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**EQ: What are compound events?**

Warm Up One card is drawn from the deck. Find each probability. 1. selecting a two 2. selecting a face card

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**EQ: What are compound events?**

A simple event is an event that describes a single outcome. A compound event is an event made up of two or more simple events. Mutually exclusive events are events that cannot both occur in the same trial of an experiment. Rolling a 1 and rolling a 2 on the same roll of a number cube are mutually exclusive events.

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**EQ: What are compound events?**

Recall that the union symbol means “or.” Remember!

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**Example 1A: Finding Probabilities of Mutually Exclusive Events**

EQ: What are compound events? Example 1A: Finding Probabilities of Mutually Exclusive Events A group of students is donating blood during a blood drive. A student has a probability of having type O blood and a probability of having type A blood. Explain why the events “type O” and “type A” blood are mutually exclusive. A person can only have one blood type.

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**Example 1B: Finding Probabilities of Mutually Exclusive Events**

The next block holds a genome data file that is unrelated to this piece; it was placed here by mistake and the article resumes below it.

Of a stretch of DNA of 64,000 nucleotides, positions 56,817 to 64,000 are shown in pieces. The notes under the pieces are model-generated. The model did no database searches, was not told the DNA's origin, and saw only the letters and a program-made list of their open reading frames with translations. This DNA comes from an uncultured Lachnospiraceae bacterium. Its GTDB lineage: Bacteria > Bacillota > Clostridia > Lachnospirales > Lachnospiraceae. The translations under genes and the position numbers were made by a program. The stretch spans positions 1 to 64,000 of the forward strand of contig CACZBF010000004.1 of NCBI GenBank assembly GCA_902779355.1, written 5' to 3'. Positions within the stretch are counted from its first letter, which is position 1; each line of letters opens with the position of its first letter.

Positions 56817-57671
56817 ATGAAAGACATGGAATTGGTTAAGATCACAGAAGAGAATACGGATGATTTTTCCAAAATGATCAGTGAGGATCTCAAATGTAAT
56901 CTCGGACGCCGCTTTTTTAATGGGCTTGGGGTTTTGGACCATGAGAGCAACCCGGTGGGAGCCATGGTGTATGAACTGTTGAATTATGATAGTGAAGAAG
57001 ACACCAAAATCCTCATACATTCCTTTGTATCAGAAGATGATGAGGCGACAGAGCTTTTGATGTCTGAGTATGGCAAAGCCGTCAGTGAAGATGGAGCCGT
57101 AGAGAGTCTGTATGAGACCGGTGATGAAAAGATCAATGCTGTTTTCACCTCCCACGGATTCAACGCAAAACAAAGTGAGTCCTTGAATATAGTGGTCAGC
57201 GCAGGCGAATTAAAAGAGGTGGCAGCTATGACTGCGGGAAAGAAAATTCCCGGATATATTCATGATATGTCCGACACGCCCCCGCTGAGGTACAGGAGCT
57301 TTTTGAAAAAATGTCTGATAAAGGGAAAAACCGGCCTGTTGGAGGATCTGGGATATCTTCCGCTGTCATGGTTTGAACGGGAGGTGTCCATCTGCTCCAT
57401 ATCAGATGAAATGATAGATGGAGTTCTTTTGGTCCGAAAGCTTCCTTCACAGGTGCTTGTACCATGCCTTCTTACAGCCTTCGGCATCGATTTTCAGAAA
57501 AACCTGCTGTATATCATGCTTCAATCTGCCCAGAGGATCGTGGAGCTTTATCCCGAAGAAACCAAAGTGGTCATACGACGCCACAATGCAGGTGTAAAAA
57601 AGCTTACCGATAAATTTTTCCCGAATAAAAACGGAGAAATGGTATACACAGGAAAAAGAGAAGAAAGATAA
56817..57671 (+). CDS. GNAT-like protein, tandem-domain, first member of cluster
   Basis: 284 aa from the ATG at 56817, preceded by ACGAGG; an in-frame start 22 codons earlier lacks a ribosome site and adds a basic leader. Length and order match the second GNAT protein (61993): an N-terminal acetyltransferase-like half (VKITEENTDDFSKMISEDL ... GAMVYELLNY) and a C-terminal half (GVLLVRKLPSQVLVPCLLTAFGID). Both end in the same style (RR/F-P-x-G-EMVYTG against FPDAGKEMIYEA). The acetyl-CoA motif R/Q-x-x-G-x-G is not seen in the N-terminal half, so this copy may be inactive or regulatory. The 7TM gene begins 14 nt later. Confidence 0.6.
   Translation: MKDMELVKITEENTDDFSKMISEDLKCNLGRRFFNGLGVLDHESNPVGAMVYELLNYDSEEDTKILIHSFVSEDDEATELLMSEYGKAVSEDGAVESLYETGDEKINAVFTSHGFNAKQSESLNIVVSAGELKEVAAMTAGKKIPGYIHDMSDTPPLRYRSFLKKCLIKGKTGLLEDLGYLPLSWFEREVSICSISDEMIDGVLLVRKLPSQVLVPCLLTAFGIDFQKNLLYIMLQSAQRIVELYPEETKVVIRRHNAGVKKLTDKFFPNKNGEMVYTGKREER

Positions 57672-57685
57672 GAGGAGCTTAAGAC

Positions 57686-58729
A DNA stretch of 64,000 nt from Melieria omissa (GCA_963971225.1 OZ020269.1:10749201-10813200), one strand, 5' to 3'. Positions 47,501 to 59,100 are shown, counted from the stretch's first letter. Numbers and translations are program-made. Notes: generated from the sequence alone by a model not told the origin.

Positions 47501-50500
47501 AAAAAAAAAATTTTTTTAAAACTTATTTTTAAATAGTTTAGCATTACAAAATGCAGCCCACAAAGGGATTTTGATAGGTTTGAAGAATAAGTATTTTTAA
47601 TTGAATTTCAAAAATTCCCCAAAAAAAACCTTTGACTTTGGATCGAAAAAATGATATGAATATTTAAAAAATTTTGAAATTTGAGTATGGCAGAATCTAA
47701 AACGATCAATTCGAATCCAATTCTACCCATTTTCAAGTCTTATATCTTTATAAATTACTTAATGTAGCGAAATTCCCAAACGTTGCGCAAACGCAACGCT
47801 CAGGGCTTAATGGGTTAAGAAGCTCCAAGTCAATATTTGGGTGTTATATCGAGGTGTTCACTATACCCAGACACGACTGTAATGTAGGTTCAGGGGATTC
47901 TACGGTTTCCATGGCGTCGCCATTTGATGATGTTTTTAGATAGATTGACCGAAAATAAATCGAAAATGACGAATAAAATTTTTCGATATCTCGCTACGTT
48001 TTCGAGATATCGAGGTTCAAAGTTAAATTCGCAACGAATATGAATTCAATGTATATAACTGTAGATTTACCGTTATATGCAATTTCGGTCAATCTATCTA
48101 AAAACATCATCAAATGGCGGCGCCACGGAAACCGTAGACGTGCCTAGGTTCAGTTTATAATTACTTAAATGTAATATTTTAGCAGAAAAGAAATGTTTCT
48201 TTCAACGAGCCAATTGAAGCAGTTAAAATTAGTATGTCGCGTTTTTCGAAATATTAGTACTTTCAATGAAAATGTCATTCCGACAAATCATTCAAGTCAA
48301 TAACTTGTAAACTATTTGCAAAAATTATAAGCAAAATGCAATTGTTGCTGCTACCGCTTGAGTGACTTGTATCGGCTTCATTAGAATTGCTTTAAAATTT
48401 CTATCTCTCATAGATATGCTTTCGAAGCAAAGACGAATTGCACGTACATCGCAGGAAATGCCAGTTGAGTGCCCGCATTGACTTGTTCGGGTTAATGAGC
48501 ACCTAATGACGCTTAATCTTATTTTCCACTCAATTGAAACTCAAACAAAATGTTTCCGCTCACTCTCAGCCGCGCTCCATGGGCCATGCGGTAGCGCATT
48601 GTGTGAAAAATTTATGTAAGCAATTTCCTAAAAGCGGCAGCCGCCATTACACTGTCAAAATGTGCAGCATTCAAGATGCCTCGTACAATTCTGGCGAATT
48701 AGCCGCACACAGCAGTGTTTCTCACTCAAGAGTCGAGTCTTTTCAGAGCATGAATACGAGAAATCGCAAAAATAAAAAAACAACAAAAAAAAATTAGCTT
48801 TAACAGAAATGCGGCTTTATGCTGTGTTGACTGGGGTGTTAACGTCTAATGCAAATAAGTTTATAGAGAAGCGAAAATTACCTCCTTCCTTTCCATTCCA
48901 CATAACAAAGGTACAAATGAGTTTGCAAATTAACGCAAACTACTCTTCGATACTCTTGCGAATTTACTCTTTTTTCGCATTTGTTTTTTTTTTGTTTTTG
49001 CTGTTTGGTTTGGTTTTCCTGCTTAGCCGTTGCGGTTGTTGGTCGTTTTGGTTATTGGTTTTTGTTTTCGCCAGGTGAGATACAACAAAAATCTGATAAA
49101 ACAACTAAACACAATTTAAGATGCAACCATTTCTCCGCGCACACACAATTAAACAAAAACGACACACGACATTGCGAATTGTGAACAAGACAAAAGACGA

EQ: What are compound events? Example 1B: Finding Probabilities of Mutually Exclusive Events A group of students is donating blood during a blood drive. A student has a probability of having type O blood and a probability of having type A blood. What is the probability that a student has type O or type A blood? P(type O type A) = P(type O) + P(type A)

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**EQ: What are compound events?**

Check It Out! Example 1a Each student cast one vote for senior class president. Of the students, 25% voted for Hunt, 20% for Kline, and 55% for Vila. A student from the senior class is selected at random. Explain why the events “voted for Hunt,” “voted for Kline,” and “voted for Vila” are mutually exclusive. Each student can vote only once.

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**EQ: What are compound events?**